Nature vs. environment? Did you know that where you live can play a huge factor in longevity and quality of life? Find out how by reading on.
While both your genetics and your environment play a role in your overall health, new studies have found that your ZIP code has a huge influence on your wellbeing. For example, if Person A lives in an area with little to no pollution, and clean water, has access to fresh food from local farms, and has a low-stress lifestyle with plenty of exercise – and Person B lives in a polluted city in an impoverished area, eats lots of fast food, has high stress, and rarely exercises – Person A will most likely be much healthier based on their ZIP code.
One study, published in the journal Nature Genetics, found that for diseases and conditions that can develop by early adulthood, genes account for about 40 percent of variations from one person to another. Environment (i.e., climate, pollution, socioeconomic status, diet and lifestyle) accounts for most of the remaining 60 percent.
Genetics had the largest influence on early-in-life eye diseases and cognitive disorders. But environment was the clearest factor in morbid obesity and infections, such as Lyme disease. It was also the biggest factor in lead poisoning.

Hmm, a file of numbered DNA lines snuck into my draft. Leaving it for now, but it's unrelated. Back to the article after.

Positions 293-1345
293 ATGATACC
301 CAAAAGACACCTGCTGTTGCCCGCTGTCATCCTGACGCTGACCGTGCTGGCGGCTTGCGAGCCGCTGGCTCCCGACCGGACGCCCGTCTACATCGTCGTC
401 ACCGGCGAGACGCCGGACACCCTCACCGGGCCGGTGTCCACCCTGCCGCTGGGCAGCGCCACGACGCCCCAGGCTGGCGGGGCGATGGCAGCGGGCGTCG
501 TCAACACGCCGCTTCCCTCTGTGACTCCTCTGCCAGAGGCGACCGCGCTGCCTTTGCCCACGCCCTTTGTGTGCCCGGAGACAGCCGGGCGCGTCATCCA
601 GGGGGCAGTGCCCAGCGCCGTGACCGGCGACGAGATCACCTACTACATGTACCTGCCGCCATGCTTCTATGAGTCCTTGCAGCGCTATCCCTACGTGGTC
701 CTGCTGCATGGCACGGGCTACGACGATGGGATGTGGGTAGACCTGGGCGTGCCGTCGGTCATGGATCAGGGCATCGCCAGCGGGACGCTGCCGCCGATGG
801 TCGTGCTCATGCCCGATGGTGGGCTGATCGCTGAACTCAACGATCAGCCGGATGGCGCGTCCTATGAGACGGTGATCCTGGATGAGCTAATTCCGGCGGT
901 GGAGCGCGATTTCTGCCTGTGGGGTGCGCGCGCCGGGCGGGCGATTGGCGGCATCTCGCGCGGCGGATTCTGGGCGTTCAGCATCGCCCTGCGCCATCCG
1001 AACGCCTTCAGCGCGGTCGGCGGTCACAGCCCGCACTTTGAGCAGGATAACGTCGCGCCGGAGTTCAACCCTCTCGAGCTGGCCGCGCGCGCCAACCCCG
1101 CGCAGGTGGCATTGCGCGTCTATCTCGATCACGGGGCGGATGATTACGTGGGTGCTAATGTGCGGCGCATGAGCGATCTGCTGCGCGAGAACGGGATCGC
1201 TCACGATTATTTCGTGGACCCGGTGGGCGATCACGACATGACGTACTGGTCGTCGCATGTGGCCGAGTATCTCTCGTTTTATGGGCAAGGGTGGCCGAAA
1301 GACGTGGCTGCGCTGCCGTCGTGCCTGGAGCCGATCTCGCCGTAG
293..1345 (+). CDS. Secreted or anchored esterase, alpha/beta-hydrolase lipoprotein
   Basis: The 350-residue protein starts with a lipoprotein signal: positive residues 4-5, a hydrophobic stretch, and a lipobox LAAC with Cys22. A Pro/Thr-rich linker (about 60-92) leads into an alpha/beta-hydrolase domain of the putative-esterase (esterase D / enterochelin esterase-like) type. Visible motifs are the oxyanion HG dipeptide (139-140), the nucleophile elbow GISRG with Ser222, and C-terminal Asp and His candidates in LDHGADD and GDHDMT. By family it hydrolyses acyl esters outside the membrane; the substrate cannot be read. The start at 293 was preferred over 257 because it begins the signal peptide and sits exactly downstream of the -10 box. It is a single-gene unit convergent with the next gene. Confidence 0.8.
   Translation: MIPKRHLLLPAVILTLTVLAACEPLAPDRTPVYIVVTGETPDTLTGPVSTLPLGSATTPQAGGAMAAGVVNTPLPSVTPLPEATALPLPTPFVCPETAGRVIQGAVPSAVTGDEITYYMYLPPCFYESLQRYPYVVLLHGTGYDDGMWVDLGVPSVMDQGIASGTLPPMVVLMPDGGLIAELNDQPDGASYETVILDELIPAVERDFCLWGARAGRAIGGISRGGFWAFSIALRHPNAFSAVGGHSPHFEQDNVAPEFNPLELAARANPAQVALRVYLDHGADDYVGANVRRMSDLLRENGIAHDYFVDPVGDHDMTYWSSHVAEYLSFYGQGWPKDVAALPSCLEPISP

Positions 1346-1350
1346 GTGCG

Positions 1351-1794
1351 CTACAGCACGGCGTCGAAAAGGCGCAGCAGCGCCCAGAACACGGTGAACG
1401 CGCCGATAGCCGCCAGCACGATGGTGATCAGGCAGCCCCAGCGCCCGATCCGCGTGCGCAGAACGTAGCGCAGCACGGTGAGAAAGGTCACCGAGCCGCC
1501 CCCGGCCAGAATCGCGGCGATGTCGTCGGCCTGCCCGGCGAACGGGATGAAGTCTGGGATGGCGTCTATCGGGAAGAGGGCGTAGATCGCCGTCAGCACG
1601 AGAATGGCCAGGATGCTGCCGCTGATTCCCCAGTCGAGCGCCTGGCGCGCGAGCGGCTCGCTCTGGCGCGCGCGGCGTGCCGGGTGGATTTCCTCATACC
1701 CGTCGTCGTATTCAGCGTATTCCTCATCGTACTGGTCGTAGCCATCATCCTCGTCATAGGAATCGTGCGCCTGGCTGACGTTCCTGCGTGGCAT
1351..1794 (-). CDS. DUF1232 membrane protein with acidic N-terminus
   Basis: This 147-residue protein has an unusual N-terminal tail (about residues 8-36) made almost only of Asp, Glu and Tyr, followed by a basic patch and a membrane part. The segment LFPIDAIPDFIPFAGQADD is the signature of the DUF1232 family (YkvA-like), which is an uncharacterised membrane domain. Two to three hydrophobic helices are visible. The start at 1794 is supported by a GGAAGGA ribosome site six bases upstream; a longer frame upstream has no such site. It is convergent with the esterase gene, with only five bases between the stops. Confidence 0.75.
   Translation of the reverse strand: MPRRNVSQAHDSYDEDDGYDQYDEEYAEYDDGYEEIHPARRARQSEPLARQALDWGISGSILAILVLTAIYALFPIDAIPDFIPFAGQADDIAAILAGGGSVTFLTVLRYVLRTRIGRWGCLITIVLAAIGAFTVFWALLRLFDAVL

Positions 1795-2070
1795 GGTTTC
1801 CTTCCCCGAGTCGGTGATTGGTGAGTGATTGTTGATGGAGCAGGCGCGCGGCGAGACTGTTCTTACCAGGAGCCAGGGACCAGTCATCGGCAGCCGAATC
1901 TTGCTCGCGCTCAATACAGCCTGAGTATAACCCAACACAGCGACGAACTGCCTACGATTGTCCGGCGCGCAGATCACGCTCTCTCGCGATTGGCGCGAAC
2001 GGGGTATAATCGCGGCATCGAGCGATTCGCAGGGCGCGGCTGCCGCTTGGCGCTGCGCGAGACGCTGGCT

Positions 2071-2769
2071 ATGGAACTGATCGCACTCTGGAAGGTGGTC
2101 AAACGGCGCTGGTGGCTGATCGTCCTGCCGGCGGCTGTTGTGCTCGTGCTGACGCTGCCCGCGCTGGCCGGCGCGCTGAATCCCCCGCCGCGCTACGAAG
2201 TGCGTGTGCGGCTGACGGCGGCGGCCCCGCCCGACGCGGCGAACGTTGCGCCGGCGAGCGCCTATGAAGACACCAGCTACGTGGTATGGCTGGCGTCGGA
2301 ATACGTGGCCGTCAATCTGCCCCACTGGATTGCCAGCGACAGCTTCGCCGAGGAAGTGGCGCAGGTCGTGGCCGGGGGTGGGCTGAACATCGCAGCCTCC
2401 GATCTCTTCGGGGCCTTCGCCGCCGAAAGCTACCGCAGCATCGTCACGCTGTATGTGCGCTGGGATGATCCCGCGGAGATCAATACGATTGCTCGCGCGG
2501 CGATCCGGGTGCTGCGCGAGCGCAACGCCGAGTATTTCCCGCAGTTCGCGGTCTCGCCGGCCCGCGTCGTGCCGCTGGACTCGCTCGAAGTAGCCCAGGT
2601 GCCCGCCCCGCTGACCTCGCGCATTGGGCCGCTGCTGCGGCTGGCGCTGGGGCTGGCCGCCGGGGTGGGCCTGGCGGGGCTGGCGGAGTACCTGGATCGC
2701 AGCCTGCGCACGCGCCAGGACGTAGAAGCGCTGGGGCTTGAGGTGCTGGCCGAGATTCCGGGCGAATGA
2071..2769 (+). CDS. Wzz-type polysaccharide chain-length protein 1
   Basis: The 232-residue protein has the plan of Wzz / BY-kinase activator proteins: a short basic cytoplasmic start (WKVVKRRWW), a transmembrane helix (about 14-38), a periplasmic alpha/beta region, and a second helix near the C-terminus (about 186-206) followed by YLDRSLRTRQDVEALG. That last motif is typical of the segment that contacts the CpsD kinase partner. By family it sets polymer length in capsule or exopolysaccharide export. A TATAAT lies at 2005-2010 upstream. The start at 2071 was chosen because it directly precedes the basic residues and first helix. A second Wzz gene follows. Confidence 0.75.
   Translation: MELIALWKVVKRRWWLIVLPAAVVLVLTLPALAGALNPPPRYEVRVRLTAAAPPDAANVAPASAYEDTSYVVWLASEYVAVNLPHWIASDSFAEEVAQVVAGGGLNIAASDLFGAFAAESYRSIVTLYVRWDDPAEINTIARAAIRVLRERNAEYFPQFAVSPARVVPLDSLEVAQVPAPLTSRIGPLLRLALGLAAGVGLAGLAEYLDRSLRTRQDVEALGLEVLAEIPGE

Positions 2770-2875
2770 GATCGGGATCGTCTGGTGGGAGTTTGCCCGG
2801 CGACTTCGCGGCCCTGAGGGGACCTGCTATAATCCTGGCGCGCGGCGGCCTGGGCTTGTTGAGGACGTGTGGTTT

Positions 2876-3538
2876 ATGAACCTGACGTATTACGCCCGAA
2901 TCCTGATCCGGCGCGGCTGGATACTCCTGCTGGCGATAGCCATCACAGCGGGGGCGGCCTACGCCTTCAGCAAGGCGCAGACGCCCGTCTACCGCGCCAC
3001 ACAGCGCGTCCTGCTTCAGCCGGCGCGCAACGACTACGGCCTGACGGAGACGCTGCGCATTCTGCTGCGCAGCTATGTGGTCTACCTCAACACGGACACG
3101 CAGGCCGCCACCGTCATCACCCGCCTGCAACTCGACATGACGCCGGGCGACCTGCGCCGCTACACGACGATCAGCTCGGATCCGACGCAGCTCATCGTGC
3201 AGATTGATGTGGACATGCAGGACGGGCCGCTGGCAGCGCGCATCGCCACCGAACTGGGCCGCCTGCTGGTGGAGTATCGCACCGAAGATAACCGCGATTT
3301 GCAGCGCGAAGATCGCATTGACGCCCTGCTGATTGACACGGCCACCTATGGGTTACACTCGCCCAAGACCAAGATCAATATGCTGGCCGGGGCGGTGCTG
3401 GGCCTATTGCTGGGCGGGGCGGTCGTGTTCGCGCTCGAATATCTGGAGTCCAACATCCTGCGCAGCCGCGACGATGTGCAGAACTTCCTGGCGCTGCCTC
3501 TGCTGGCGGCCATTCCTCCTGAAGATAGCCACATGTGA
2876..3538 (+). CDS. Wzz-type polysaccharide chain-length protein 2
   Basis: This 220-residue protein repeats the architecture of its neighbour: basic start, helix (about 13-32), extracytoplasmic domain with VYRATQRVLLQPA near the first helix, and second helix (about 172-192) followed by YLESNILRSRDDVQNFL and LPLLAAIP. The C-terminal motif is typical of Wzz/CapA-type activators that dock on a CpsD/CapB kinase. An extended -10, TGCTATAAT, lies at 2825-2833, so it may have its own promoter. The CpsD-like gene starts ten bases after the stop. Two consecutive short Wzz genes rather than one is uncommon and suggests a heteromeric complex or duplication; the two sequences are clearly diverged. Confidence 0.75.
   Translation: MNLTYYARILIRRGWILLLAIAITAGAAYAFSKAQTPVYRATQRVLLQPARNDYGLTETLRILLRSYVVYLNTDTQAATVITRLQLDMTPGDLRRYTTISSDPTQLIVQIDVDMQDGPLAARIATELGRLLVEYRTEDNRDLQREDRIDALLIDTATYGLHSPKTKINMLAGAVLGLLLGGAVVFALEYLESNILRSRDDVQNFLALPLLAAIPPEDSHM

Many studies have shown that a person’s postal code has a strong effect on their total wellbeing. One 2013 study by the University of Washington found that people living in San Francisco or wealthy Washington, D.C. suburbs were much healthier than those living in Appalachia or rural Mississippi.
Similar studies have supported these findings. Many have found that different states have greatly different rates of heart disease, stroke, cancer and other diseases. These studies uphold what scientists and doctors have repeatedly stated: that health is often a combination of genes and environment. People with certain genetic predispositions are more likely, for example, to become obese if they live in a place where it’s hard to exercise and difficult to eat a healthy diet.
“Your ZIP Code Might Determine How Long You Love – and the Difference Could be Decades,” Jamie Ducharme, Time.com, Aug. 8, 2021.
“ZIP Code or Genetic Code?” Ekaterina Pesheva, Harvard.edu, Jan. 14, 20219.
“Which Affects Health More – DNA or ZIP Code?” Maggie Fox, nbcnews.com, Jan. 14, 2019.